I would like ask whether it is safe to administer Epinephrine 1:10000 intramuscular during anaphylaxis in pediatric patients weighing less than 7.5 kg. All references recommends a dose of 0.01 mg = 0.01 ml /kg of epinephrine 1:1000. My concern is that measuring a very small dose during an emergency (e.g. 4 kg baby) can be a risk factor for measurement error.
Using Epinephrine 1:10000 the dose will become 0.01 mg = 0.1 ml/ kg which is more practical during emergency.
Both Epipen and epinephrine 1:10 000 have similar excipients and pH levels (2.2 to 5).
My advice is to use a dosing diagram. It’s a standardized table that shows the standard dilution, e.g. 1mg in 10ml (100mcg/ml); and the equivalent volume to a series of weights. You can approximate to the nearest weight. As per your example, a dose for a 4kg baby would be (0.04mg) which is equivalent to (0.4ml) of the diluted solution.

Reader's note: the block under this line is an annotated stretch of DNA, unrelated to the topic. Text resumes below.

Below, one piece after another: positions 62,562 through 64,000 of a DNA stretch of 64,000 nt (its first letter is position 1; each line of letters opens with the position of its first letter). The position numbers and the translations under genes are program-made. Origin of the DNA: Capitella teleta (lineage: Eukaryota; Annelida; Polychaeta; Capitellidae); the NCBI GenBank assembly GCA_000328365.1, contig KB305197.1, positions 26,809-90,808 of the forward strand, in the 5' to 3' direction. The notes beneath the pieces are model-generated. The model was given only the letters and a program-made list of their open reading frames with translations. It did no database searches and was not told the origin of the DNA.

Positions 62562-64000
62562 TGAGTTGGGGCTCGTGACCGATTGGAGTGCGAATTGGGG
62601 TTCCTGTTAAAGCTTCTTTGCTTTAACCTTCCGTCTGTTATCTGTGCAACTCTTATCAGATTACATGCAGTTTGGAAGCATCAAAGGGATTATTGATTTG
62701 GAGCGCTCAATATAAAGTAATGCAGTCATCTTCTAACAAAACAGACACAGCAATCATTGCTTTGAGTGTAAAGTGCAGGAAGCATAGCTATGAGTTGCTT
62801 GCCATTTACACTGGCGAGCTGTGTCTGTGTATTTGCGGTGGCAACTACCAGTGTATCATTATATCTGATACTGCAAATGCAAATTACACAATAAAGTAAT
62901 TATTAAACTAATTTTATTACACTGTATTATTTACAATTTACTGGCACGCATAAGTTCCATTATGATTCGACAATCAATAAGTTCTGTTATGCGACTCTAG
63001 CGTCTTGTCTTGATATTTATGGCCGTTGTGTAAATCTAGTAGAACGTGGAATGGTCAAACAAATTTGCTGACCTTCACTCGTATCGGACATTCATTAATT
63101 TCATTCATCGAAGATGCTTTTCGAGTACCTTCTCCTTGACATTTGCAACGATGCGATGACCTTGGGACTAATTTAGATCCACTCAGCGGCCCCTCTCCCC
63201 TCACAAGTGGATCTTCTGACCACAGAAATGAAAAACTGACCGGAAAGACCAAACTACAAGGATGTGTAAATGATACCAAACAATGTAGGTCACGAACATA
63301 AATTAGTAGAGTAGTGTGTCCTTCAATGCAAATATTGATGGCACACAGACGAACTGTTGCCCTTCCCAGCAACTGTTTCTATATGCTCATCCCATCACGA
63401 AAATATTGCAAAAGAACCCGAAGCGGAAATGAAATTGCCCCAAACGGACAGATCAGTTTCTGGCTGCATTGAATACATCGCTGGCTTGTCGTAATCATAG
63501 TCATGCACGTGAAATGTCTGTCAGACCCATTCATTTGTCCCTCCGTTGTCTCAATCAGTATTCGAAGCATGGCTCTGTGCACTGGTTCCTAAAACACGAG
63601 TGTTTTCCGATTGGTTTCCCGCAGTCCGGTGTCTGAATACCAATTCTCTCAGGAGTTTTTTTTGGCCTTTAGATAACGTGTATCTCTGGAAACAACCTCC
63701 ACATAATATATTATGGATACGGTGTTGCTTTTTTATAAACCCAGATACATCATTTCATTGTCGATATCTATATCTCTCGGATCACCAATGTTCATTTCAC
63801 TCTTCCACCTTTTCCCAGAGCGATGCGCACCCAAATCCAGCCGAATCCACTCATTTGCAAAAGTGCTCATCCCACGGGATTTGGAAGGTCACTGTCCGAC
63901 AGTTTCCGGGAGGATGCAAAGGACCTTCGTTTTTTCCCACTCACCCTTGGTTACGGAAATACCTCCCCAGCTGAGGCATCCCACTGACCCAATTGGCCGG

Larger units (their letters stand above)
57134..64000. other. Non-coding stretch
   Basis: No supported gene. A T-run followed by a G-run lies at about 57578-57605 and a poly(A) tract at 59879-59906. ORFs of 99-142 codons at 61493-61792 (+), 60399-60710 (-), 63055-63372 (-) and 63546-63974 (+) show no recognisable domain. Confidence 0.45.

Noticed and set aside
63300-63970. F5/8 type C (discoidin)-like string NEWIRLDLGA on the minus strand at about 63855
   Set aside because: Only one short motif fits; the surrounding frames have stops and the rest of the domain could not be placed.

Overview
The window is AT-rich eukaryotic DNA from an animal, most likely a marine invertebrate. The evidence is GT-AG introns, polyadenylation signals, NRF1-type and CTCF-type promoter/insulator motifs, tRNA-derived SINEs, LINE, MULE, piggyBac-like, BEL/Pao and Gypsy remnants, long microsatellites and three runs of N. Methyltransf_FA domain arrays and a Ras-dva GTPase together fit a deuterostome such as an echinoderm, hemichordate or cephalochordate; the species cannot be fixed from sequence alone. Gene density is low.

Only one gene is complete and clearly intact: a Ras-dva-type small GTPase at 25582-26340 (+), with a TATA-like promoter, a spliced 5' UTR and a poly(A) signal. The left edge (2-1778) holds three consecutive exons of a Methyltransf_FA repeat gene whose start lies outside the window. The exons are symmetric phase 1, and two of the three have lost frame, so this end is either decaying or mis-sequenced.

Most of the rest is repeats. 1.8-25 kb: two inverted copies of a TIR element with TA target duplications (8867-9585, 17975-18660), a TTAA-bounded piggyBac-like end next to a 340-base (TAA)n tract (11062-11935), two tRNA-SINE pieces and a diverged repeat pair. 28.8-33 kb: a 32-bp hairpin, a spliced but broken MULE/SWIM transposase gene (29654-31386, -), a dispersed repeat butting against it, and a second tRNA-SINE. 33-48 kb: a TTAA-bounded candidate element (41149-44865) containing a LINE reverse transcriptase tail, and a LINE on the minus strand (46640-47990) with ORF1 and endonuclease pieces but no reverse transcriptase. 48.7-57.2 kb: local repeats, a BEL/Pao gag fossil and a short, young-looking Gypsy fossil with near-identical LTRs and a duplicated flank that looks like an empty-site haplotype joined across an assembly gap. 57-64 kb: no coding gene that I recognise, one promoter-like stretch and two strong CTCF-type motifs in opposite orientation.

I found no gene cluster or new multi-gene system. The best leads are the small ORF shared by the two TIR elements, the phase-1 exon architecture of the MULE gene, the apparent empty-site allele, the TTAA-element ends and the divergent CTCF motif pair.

This strategy is suggested as a safety issue against the wrong dose calculation associated with preparation. You can find an example of such tables under (Anaphylactic Shock) topic in uptodate. Such tables are to be placed in the anaphylactic trays.
* Another option is to use the ready to use syringes of (0.15mg and 0.3mg) as per the weight ranges indicated:-
EpiPen Jr: IM, SubQ: Children 15 to 29 kg: 0.15 mg; if anaphylactic symptoms persist, dose may be repeated using an additional EpiPen Jr
EpiPen: IM, SubQ: Children ≥30 kg: 0.3 mg; if anaphylactic symptoms persist, dose may be repeated using an additional EpiPen
Finally, as of May,1 2016, ratio expression of epinephrine, e.g 1:1000, is prohibited by ISMP due to associated latent errors.
It’s advised to use (mg) for expression of doses.